The role that the fund manager plays is typically determined by whether the fund is “passive” or “active”.
“Star” fund managers
Some “star” fund managers have made a successful career of investing in stock markets in a way that has generated excellent returns. Investing in funds managed by these “stars” can sometimes generate excellent returns.
What are the differences between passively and actively managed funds?
If you’ve done any research on the topic, you’ve probably come across the choice between active funds and passive funds. While it’s easy to be put off by the jargon, it’s much simpler than you may think.
Passively managed funds
The aim of a passive fund is to deliver investors a return that’s in line with a particular index. They simply have to replicate the growth of a market, rather than beat it.
One of the most common indices that passive funds try to match is the FTSE 100, which is an index of the 100 largest companies listed on the London Stock Exchange. A passive tracker fund will buy shares in all these 100 companies, with the number of shares corresponding to their proportion of market value.
This should mean, theoretically, that the value of the fund will mirror any changes in value in the FTSE 100. If the value of the FTSE 100 rises, the value of your investments should rise accordingly.
Since your fund manager doesn’t actively choose which investments to hold in the fund, its performance should mirror the market. This means that if there is a fall in the stock markets due to a crash, you may see lower returns.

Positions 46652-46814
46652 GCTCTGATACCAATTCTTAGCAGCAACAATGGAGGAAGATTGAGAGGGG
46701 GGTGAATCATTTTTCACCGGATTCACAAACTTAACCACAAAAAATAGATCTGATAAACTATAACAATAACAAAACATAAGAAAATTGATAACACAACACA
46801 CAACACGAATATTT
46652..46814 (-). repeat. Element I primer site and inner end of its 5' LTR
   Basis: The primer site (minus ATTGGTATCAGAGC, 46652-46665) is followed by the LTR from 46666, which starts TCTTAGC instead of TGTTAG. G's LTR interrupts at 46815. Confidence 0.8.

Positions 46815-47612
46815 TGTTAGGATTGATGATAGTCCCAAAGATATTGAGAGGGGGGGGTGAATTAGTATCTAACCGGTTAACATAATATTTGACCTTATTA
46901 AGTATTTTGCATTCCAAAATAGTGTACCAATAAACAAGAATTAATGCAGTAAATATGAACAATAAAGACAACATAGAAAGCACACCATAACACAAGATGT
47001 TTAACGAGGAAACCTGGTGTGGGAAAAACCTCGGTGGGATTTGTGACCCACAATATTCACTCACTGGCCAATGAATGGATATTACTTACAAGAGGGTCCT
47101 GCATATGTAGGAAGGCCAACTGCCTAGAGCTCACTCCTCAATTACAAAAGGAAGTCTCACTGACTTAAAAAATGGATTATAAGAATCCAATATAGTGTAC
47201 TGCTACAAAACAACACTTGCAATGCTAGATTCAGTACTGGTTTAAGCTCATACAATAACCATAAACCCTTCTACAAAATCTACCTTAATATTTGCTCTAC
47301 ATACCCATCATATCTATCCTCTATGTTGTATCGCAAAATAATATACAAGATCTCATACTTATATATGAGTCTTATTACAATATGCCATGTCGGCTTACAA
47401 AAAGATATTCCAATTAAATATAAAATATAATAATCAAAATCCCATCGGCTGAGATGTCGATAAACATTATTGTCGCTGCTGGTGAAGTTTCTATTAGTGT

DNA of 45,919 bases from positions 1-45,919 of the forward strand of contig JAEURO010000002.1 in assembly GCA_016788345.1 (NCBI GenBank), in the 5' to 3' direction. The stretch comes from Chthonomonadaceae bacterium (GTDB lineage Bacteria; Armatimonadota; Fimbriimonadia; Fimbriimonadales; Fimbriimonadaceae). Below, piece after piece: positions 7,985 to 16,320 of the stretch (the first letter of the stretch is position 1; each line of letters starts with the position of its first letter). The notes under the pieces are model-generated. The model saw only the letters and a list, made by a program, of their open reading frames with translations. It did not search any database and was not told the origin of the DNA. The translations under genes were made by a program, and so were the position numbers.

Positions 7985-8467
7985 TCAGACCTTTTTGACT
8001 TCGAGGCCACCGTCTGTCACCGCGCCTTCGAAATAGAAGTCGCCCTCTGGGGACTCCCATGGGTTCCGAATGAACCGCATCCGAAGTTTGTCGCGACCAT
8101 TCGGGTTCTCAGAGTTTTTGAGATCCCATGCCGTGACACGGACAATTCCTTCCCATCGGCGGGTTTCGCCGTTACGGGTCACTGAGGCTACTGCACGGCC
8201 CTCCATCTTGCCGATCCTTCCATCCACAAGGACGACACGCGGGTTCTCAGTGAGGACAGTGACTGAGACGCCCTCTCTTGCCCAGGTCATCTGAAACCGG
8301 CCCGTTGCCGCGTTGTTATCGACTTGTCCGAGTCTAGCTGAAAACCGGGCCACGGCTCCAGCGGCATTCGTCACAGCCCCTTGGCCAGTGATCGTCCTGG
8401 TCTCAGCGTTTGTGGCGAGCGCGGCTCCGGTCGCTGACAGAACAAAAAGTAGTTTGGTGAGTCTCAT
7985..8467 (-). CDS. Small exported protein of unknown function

Actively managed funds
In contrast to their passive counterparts, the manager of an active fund aims to beat the chosen index for their fund. The way fund managers do this is by picking and choosing stock market investments with the help of a team of analysts and researchers.
While returns from passive funds may fall due to a stock market crash, since they are essentially mirroring its performance, this isn’t always the case for active funds. The manager of an active fund would be able to react to the disruption by selling their assets from troubled sectors and reinvesting elsewhere.
Of course, the problem with this is that there is no guarantee that the fund manager will choose investments that can regularly outperform the index.
While they might have years of experience and the most talented team of researchers to help them, at the end of the day it can be difficult to accurately predict all market movements. Some assets may fall in one year, only to jump in value in the next.
If you do opt to invest in an active fund, you may want to look at the manager’s previous track record to see their record of picking funds and how well they performed. Of course, it’s worth remembering that when it comes to investing, past performance is no guarantee of future performance.